For both children and adults, yoga practice can help us to appreciate nature – and weather is part of nature that kids experience whether they live in the city or in a rural area. I’ve been thinking about this as long-awaited rain has been showering California lately. As sadhana creates greater awareness, we can appreciate our external environment and its effects on us. I noticed this especially last week in class when kids were extra giggly and wiggly. I asked them why they felt extra silly and one boy explained that they didn’t have a chance to go outdoors that day because of the rain. I took the opportunity to work with their silliness and introduce them to laughing yoga!

Not only are rainy days a time of restlessness for kids, but also a chance for playing with the topic of whether. We are part of nature and the elemental aspects of nature mesh well with yogic ideas. Below are some ideas to incorporate in class on a rainy day:

Begin the class with the usual Om-in and opening meditation. Then lead the following short story: “Sit in CRISS CROSS APPLE SAUCE, stretch your arms way up and tickle the clouds. Tickle them until rain comes down all the way to the ground (move hands with widespread fingers from up above down to the ground and tap them all around you like sprinkling raindrops. Repeat a few times). Ooh! Everything’s getting wet! Let’s get in the car and turn on the WINDSHIELD WIPERS. Watch them go back and forth, nice and slowly. Don’t forget the DOG– let him sit in the back seat. Let’s drive through the TREES; see how their branches are swaying around in the wind (while in tree, wave arms around and teeter side-to-side)? Let’s drive up into the MOUNTAIN (standing). Phew! There’s no wind here and the sun’s coming out. Look, there’s a pair of EAGLES flying high in the sky (do eagle pose on both sides)!”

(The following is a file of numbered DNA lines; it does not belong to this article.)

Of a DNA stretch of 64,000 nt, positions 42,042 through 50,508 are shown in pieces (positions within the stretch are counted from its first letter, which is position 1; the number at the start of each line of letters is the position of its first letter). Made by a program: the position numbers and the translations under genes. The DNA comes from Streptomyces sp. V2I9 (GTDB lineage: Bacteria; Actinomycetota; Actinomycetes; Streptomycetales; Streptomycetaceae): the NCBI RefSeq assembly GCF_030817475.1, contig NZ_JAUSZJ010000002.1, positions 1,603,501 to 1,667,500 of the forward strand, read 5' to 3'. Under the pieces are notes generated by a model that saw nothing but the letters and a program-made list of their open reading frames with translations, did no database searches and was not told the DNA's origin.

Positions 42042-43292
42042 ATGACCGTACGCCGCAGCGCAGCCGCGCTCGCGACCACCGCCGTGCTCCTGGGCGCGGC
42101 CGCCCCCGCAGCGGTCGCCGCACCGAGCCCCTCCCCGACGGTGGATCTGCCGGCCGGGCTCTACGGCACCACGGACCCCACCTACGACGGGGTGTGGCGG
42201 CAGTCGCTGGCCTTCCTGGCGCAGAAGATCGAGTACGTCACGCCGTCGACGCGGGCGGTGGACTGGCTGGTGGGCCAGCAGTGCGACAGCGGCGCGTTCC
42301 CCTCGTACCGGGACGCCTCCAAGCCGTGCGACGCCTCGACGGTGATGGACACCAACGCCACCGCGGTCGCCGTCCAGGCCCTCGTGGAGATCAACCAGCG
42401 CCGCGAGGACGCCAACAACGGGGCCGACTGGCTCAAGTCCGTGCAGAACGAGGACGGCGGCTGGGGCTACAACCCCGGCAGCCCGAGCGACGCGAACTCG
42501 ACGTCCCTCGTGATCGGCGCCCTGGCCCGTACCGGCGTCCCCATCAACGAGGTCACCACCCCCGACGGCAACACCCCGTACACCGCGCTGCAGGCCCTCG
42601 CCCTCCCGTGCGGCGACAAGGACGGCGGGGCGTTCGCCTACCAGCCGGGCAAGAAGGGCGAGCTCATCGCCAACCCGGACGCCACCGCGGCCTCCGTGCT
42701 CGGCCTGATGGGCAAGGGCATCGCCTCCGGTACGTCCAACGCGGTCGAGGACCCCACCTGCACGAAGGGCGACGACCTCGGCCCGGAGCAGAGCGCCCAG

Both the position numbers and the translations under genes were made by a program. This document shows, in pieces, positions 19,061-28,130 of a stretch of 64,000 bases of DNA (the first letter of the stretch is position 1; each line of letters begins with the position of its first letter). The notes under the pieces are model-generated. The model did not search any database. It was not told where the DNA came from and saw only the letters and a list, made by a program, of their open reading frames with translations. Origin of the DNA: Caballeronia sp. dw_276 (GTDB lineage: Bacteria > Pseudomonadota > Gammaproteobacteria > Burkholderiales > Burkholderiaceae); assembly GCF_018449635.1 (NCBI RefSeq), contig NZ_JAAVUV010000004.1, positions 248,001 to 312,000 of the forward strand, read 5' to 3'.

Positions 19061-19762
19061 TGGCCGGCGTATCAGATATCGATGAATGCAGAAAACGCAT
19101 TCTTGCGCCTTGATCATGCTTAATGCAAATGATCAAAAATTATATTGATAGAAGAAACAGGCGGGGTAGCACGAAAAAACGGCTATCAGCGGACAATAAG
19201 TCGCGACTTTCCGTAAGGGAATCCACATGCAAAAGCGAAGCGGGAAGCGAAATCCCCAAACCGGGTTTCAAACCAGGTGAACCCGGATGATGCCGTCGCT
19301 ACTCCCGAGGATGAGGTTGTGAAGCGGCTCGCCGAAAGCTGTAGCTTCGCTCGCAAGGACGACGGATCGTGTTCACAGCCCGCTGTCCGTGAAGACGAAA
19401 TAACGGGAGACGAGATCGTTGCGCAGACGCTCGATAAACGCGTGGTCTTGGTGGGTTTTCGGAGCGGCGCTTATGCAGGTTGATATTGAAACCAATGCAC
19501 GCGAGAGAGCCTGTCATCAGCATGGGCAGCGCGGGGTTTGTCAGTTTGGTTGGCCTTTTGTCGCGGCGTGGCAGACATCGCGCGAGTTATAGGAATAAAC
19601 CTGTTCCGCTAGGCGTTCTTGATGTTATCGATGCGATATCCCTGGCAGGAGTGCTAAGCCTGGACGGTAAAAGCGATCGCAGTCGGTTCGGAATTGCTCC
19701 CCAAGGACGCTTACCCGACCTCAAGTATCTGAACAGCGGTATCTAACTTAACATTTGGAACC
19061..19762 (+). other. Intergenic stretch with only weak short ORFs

This is the perfect time to begin sun salutation since the “sky is clear” at the top of the MOUNTAIN. A variation of sun salutation that includes simple narration of a storm coming goes as follows: Namaste (prayer position) / the sun goes up! (EXTENDED MOUNTAIN) / And the sun goes down (RAG DOLL/UTTANASANA) / Clouds cover the sky (step back into RUNNER’S LUNGE) / then the wind blows through (sit back in CHILD then slide forward and through to cobra) / my dog barks loud! (DOWNWARD DOG) / and jumps through the door (jump forward to RAG DOLL) / till the sun comes back (EXTENDED MOUNTAIN) / Namaste (prayer position).

Both the short story and sun salutation could be modified for yogis living in snowy areas by sprinkling snowflakes instead of raindrops on the ground. The sky is the limit. Here’s one more idea for the class: you could tell a story about what to do on a rainy day. For instance, “Do you know what I love to do on rainy days? I read books. If I don’t have much time, I read a small book…” For guidance on how to create a ‘book-asana’ sequence, attend a KAY training. Then you could continue the story: “I read about how storms bring lightning as bright as a STAR and first the rain drops come down soft and quietly (in TIPPY TOES or LITTLE CROW tap fingertips on ground), then more rain comes (tap fingers faster and louder) and then rain pours down (drum hands or fists on the ground). It’s so great for thirsty TREES, and they sway their branches in the wind (either use arms or a long, wide ribbon to sweep across the kids to mimic the wind and kids sway as the ‘wind’ touches them). Later, when the rain stops, I go out in the garden and see how the FLOWERS are growing.

These are just some beginning ideas, seeds I have planted. I haven’t tried this sun salutation yet – let me know if you do! I need your ideas and experiences to water my seed-ideas so we can create a garden of ideas for weather-themed classes.


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